Construction industry has been a success story during COVID-19, RESCON AGM told
March 2nd, 2021 11:42 am     A+ | a-

By Grant Cameron
Ontario Labour, Training and Skills Development Minister Monte McNaughton and Children and Women’s Issues Associate Minister Jill Dunlop spoke at RESCON’s annual general meeting on Feb. 25.
McNaughton was first up at the virtual meeting and thanked RESCON members for coming together and working with his team at the ministry to support the construction sector and keep it open.
“Together we kept most of construction open safely,” he said. “In those early days of COVID-19, there were a number of people in groups calling for us to shut down construction. We took a different approach. Instead of just putting 500,000 people out of work, including 65,000 women, we decided to do something different. We reached out to industry partners like RESCON, with contractors, labour leaders, workers, to take a different path to come together and produce guidelines.
“The very first health and safety guidelines regarding COVID-19 were in the construction sector, so I’m really proud of the record in construction.”
McNaughton said the construction industry has been a success story during COVID-19 and those who work in the sector should be proud.
“You kept working and helped families right across Ontario put roofs over their heads.”
McNaughton also talked about actions taken to address health and safety on worksites, noting that another 100 inspectors have been hired and 20,000 jobsites were inspected over the last year.
He told the meeting that government is also investing in apprenticeship programs and trying to make the system easier to navigate, and is working to break the stigma attached to the skilled trades.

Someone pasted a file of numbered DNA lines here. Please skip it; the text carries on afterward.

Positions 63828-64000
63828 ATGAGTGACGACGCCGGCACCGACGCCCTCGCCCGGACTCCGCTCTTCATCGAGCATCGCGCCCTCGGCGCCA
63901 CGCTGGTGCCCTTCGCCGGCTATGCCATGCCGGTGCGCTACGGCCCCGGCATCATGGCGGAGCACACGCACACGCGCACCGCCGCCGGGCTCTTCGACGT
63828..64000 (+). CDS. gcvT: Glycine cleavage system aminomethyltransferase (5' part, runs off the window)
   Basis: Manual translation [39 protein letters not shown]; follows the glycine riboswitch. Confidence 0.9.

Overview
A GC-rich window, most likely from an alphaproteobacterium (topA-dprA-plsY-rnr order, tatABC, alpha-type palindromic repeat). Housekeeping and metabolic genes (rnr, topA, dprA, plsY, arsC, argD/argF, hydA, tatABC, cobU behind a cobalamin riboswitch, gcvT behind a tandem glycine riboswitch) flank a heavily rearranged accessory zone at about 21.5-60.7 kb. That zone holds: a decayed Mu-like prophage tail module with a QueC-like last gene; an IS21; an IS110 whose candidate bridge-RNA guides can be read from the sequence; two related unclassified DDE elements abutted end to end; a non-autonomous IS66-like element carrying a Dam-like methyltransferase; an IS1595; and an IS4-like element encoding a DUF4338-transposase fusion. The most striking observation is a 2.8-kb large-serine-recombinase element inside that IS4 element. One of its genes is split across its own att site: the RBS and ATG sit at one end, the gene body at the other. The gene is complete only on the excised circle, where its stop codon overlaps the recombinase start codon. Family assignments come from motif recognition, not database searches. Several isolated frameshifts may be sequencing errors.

Dunlop took to the virtual stage after McNaughton.
She said RESCON and the construction industry are champions for a stronger and more diverse skilled trades sector and bringing economic opportunity to underrepresented Ontarians, including women.
The minister said it is clear there’s an urgency to increase the economic empowerment of women, as a report by the Canada Pension Plan Investment Board late last year cited the COVID-19 pandemic for pushing women’s participation in the Canadian labour force to a three-decade low.
The government budget last fall also reported that one-third of Canadian women are thinking about leaving the workforce, she said, but “we are determined that women will not be left behind as Ontario reopens.”
Dunlop said the government is working on increasing the presence of women in key economic sectors where great careers and good salaries can be found – and that includes Ontario’s construction industry.
“Our message is that there is no better time than right now for girls and women to get involved,” she said.
Presently, women make up about seven per cent of skilled trades in Ontario, so more must be done to raise awareness of the great opportunities that are available to women and girls, Dunlop noted.
“An obvious place to build this awareness is in the elementary and secondary school systems. Encouraging girls to see themselves in these incredible careers needs to start early in schools, highlighting the opportunities, building needed skills, and showcasing the incredible women who are blazing the path for our future.”
Dunlop said she appreciates the initiatives that RESCON has undertaken to encourage and recruit a diverse group of people to a sector that will always be in demand.
“Our shared goal is increasing economic empowerment for women and a stronger and more diverse skilled trades sector in Ontario.”
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